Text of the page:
South Africa’s gold and platinum mines will shed around 90,000 jobs in the next three years as above-inflation electricity price increases by power utility Eskom add to already soaring operating costs, an industry body said.
The Minerals Council of South Africa said in a presentation in Johannesburg that, “In total, as many as 90,222 jobs would be at risk solely as a result of the MYPD4 tariff increases granted by Eskom.”
Job cuts are politically sensitive in Africa’s most industrialised economy where a quarter of the labour force is unemployed, while power outages and steep price increases by Eskom are set to hurt an already fragile growth outlook.
In February, miner Sibanye-Stillwater said it planned to cut nearly 6,000 jobs in a restructuring of its gold mining operations, while Gold Fields said last year it could slash 1,100 jobs, and Impala Platinum plans to cut its workforce by a third.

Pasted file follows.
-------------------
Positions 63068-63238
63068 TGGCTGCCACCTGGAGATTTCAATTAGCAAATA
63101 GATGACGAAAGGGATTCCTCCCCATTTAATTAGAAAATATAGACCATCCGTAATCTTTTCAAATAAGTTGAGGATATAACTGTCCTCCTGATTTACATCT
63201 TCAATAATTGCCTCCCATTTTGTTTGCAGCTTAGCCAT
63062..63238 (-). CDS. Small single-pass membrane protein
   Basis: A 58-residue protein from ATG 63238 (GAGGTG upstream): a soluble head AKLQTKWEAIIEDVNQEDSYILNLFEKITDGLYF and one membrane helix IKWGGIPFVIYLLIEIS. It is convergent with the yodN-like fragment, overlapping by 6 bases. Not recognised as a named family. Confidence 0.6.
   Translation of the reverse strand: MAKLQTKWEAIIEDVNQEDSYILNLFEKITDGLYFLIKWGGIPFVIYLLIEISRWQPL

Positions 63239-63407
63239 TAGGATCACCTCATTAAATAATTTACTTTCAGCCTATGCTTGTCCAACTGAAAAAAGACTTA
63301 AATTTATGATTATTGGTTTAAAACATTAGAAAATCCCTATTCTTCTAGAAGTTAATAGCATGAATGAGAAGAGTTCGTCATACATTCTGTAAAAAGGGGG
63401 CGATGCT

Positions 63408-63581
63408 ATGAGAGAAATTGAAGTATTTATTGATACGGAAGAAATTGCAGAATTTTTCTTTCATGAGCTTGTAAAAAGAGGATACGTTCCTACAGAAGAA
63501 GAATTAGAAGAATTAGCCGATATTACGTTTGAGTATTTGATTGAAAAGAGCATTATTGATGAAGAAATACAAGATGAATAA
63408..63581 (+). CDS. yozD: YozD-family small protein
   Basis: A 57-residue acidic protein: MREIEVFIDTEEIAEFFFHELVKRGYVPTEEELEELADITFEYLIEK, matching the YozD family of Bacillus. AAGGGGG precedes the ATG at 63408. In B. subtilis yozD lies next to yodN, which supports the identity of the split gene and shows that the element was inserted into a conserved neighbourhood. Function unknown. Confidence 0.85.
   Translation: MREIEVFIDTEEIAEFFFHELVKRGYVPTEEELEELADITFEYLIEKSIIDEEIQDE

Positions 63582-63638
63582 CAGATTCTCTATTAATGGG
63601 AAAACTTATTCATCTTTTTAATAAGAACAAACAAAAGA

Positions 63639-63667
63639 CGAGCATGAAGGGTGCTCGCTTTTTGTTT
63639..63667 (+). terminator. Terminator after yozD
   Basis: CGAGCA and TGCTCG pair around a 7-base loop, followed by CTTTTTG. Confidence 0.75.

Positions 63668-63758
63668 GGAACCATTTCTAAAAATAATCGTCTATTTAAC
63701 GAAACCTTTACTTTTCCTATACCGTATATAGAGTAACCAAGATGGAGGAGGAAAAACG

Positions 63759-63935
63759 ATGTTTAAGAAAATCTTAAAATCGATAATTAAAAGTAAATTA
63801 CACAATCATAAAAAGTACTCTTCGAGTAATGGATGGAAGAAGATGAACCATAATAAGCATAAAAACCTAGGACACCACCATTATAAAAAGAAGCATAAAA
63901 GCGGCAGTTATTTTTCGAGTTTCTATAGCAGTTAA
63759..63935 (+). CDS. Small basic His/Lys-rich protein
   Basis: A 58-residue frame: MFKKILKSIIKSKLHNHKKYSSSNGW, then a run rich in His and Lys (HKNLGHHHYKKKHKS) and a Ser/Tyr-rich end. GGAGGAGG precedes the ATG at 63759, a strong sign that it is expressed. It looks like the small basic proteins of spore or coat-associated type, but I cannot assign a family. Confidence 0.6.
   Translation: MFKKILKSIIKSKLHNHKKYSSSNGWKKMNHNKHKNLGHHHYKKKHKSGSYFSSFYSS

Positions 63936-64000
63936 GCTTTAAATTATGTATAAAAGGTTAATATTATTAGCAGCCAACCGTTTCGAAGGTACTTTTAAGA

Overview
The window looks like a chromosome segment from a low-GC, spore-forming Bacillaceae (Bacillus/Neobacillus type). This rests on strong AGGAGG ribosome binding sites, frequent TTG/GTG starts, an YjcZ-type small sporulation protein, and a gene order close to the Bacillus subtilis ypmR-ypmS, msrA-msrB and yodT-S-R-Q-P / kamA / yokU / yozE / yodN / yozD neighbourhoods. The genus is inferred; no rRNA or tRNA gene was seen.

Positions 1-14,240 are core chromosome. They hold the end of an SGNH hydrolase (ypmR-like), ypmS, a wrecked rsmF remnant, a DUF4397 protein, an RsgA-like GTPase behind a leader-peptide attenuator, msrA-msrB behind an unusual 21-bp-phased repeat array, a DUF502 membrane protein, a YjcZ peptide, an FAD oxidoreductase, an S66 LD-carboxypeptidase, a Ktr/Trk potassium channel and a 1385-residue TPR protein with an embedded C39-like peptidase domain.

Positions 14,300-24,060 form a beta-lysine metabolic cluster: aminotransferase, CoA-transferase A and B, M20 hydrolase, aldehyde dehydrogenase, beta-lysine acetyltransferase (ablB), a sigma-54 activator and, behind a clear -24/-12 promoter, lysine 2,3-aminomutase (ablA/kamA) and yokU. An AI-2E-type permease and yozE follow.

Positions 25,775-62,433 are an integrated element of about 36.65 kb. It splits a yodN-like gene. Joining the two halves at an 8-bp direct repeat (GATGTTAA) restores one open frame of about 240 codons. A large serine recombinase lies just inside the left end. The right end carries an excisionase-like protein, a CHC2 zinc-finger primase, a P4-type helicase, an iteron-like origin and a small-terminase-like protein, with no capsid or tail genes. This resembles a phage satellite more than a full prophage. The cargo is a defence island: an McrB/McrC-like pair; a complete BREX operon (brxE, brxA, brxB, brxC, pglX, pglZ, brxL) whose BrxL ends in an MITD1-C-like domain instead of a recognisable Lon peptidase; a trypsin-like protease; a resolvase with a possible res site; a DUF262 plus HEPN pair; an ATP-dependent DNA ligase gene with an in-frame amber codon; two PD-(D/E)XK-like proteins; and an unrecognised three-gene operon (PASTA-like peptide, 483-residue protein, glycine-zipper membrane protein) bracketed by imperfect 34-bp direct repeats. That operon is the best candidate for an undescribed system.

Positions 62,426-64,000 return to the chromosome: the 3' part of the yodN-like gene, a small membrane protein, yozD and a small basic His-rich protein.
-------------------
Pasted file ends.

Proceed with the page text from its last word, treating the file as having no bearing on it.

Labour unions have threatened strikes over the job cuts at mining firms as well planned reductions at numerous state-owned companies.
Energy regulator Nersa said in early March Eskom could hike tariffs by 9.41 per cent in the 2019, 8.10 per cent in 2020 and 5.2 per cent in 2021, far less than Eskom’s request for increases above 15 per cent in each of the three years.
The industry body said that 71 per cent of all gold mines and 65 per cent of platinum mines were “loss-making or marginal” by the end of 2018, adding the power price hike would make the situation even worse.
Once the largest contributor to South Africa’s gross domestic product, mining has shrunk steadily over the last decade with hard-to-reach deposits, high wage settlements and uncertainty over ownership laws deterring investors against a backdrop of slack global demand.
Last week, Statistics South Africa data showed gold production contracted for the 15th month in a row, shrinking by 22.5 per cent in January, while platinum output was up 8.8 per cent in the same period.
“We see the Eskom crisis as not just a crisis but a potential disaster,” said Mines Council chief executive Roger Baxter.